The South Holston

13 05 2011

Delight yourself also in the Lord, And He shall give you the desires of your heart. Proverbs 37:4

Brent, Bregitte, Rosemary, Gail and I headed to the South Holston River (Bluff City, TN) to celebrate Brent’s graduation (MA) from App. State. We were there from Monday, May 9 – 13. It is a truly beautiful place and Brent and I enjoyed three days of fishing. Tuesday we figure we got about 20, Wednesday was not as good as we had a lot of rain Tuesday night. Thursday things picked up again. We got a lot of fish on top with a BWO. Most of the fish we caught were browns which was pretty neat as all the browns in the SH are “wild”. (Meaning that although not native to the SH they are no longer stocked but are naturally reproducing.)

The Dam Area

The Stretch of River Brent and I fished (mostly). 

A couple of “average” fish.

Brent and a good un’

 

 





What obligations?

6 04 2011

“Studious men, who live in the country, are more advantageously situated; but he, who is pent up in a town, vexed by the excitements of the day, and driven, in spite of himself, to late and irregular hours, could get profit every way, if at times he would seek the purer air, free from the city’s smoke, and with his rod as a staff, climb the hills, and ply his quiet art in the brooks that wash the mountain side, or wander through the green valleys, shaded by the willow and the tasseled alder.” –   Rev. George Washington Bethune, 1847

Vexed by the excitements of the day, indeed. In need of “purer air” that is lacking in our laundry/dressing/office room, I hit the Watauga for the first time in a month or more. I am well into the fishing section (think: magnum opus) of my thesis, and the excursion just sort of planned itself. Alone for about three hours (who would be out at 40 degrees and raining?), I didn’t think about anything. I even tried pondering poems and quotes, but nothing came besides “It do feel good to be back out here.” At any rate, the fishing may be the best I’ve had in Carolina. Them trouts wanted the boog. Virtually every hole in the way to the usual spots held scores of ravenous denizens of the brook. On the swing, on the strip, even when I walked upstream (and who doesn’t look around with hopes that no scornful stalker witnessed the method of delivery?) these creatures were on the prowl. This brookie was the last of the spoils, and though I hadn’t expended myself, I figured he was a good one to end on. Prolly went two pounds, 18 or so inches. Add to that the fact that I was greeted by two angels and homemade cinnamon rolls when I got home, and the vexations melted like last night’s snow. Amen!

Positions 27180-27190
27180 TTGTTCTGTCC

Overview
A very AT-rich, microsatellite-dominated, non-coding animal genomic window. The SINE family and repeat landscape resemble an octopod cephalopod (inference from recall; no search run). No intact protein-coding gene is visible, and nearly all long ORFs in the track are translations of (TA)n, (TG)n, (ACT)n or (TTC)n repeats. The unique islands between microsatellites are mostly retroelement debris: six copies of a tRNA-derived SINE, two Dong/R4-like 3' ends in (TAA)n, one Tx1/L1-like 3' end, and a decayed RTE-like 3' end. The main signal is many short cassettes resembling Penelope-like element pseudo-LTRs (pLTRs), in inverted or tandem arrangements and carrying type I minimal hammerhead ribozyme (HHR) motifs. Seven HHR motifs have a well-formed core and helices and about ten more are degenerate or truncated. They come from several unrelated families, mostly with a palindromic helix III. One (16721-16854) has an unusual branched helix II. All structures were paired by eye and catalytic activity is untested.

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Watauga Brookie





Have Mercy

22 06 2010

Well, what a trip so far.  I wonder if I can talk my wife into embracing such a transient lifestyle.  I think the Trout Bums are onto something, moving around, chasing fins.  I made it to Newport, Rhode Island to Papa Lars and Mama Nellie’s place.  I tried to find out about an angling mayor from the early 1900s, and since that turned up bupkis, I am trying my hand at striper fishing.  In Narragansett Bay.  Atlantic Ocean.  I haven’t thrown the fly at them yet, but last night, the ol’ Rappala did just fine.  Them boys were flailing around chomping on squid, but a well-aimed cast with the king of crankbaits elicited a few slashing strikes.  You could see them in the light cast by the largest ship I’ve ever seen  (on the navy base, this monster transport used for Abrams tanks and heavy armored vehicles, dwarfed even the aircraft carrier docked next to it) as the stripers were surfacing.  I tried to cast just in front of them as they were cruising, and surprisingly, it worked.  I attribute most of my success to leaving my camera at home, but I managed to land three of the brutes, lost two, missed one, and had several chasers.  The fight left a little to be desired, but my weaponry consisted of some pretty heavy tackle, and I was just horsing them in.  This keeper measured 30″, and was my second fish.  We are making plans to hit it tonight, and I’m bringing the six weight St. Croix, so we’ll see what kind of match the ol’ noodle is for these salty beasts.
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Striped bass from Narragansett Bay, Rhode Island





Green Mountain Boy

22 06 2010

Well, the northern Appalachians are no less beautiful than their southern cousins, and their waters boast some of the most famous trout fishing in all of Creation.  After a fantastic stay in Pennsylvania, I made for the Green Mountains of Southern Vermont and the American Museum of Fly Fishing in Manchester.  The research revealed that perhaps the clergy of the American nineteenth century were thwarted from conservation/nature talk because of the current backlash against natural theology (apparently a trend since the days of St. Thomas Aquinas).  Nevertheless, a host of names were revealed, and I plan to peruse sermons of the masters of the rod and pulpit, to explore what their ideas of nature and God were, as revealed to them through their fishing exploits. (I can’t believe angling is serious scholarship, but hey, its a niche.)